The contractor-led campaign to maintain the UK’s opt-out from the Working Time Directive has gained wide-ranging support, as European negotiations reach a critical stage this week.
MEPs voted in December to scrap the UK’s opt-out from the EU directive that limits employees to a 48-hour average working week.
The Council of Ministers disagreed with this position, however, and official conciliation talks between representatives of both bodies were due to start on Tuesday (17 March).
These negotiations are expected to be finished within six weeks, meaning a final and binding decision could be made as soon as next month.
The British Constructional Steelwork Association launched a campaign in January to put pressure on the UK Government to fight in Europe to retain the optout.
The association fears that having to adhere to the weekly hours cap would push up project times, reduce workers’ take-home pay and hamper competitiveness.
Of 1,036 employees polled by the BCSA across 30 UK companies last week, 90 per cent had signed its petition calling for the UK Government to fight to retain the opt-out.
Meanwhile, Conservative MP Mark Francois said last week in Parliament that the alleged damage to the construction industry of ending the opt-out was “not a cost that the British economy could afford”.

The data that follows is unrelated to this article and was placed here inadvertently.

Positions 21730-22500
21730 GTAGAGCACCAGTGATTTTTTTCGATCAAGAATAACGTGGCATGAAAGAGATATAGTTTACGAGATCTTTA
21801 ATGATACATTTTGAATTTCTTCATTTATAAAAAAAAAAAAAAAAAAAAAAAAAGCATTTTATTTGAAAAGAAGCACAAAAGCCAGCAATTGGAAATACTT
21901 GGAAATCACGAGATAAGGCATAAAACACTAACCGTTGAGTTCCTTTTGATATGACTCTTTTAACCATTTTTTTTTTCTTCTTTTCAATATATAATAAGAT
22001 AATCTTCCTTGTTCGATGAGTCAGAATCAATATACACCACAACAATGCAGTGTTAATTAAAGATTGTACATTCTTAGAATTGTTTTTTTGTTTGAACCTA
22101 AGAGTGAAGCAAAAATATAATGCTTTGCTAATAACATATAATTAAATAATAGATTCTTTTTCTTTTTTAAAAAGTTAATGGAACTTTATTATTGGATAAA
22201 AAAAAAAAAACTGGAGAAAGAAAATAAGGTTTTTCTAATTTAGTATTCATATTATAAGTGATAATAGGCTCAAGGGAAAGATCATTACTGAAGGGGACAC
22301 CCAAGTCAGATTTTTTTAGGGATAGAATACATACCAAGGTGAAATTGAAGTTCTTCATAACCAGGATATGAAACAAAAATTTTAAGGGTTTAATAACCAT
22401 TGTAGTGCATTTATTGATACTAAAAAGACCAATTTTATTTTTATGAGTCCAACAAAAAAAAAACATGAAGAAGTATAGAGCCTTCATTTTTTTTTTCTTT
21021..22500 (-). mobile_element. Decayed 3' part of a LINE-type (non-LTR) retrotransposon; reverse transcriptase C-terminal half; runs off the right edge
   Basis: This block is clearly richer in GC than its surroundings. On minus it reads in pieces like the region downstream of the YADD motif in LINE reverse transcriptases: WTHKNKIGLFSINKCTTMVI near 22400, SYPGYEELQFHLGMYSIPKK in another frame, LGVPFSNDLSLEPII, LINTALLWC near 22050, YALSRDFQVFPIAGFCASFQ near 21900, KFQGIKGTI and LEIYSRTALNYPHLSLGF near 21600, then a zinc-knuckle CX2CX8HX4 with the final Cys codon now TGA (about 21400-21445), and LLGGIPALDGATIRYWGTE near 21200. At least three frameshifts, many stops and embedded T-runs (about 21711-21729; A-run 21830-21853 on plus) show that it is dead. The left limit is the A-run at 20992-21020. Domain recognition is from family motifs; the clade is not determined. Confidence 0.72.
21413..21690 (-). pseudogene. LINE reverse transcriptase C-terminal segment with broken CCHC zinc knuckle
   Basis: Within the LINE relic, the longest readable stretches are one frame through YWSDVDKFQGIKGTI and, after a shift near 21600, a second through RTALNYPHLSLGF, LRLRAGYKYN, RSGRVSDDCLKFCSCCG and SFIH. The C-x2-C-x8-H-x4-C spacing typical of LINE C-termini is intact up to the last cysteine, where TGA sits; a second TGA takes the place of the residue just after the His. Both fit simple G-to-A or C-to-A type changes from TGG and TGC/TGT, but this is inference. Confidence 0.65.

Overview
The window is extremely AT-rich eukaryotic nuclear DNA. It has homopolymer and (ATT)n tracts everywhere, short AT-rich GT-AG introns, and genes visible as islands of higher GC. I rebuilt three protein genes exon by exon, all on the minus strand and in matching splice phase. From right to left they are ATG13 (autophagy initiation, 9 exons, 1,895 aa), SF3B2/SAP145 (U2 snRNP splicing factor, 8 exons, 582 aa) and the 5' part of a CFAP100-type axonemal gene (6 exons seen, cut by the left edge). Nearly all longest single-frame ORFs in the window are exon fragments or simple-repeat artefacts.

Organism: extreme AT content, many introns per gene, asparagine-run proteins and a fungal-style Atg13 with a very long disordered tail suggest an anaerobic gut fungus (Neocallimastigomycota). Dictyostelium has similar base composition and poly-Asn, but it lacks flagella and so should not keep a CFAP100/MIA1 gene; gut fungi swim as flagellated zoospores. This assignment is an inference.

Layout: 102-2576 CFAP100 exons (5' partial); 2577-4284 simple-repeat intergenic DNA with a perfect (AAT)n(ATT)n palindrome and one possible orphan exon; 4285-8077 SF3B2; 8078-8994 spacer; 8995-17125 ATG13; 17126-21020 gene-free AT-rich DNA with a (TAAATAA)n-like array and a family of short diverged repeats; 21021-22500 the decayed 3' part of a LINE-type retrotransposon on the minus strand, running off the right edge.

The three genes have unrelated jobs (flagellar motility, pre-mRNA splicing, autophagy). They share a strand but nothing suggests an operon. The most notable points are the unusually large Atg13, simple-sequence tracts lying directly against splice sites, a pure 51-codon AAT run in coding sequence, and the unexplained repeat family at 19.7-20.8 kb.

Open Europe research director Mats Persson said there was a “good chance” the UK would retain
its opt-out. “If there is no agreement, then the opt-out will remain. The European Parliament negotiating position is not too strong but it is a very unpredictable process.”
Reidsteel contracts director Simon Boyd – who is spearheading the BCSA campaign – said: “Many companies may not be able to survive with such a punitive restriction on their flexibility.”
Employment relations minister Pat McFadden said the Government supported the opt-out and would continue to defend it.
The UK’s working time regulations give workers the following rights, among others:
- Not to be required to work more than an average of 48 hours a week (they can currently opt out of)
- Eleven hours rest a day
- A day off each week
- An in-work rest break if the working day is longer than six hours
- Four weeks’ paid leave per year.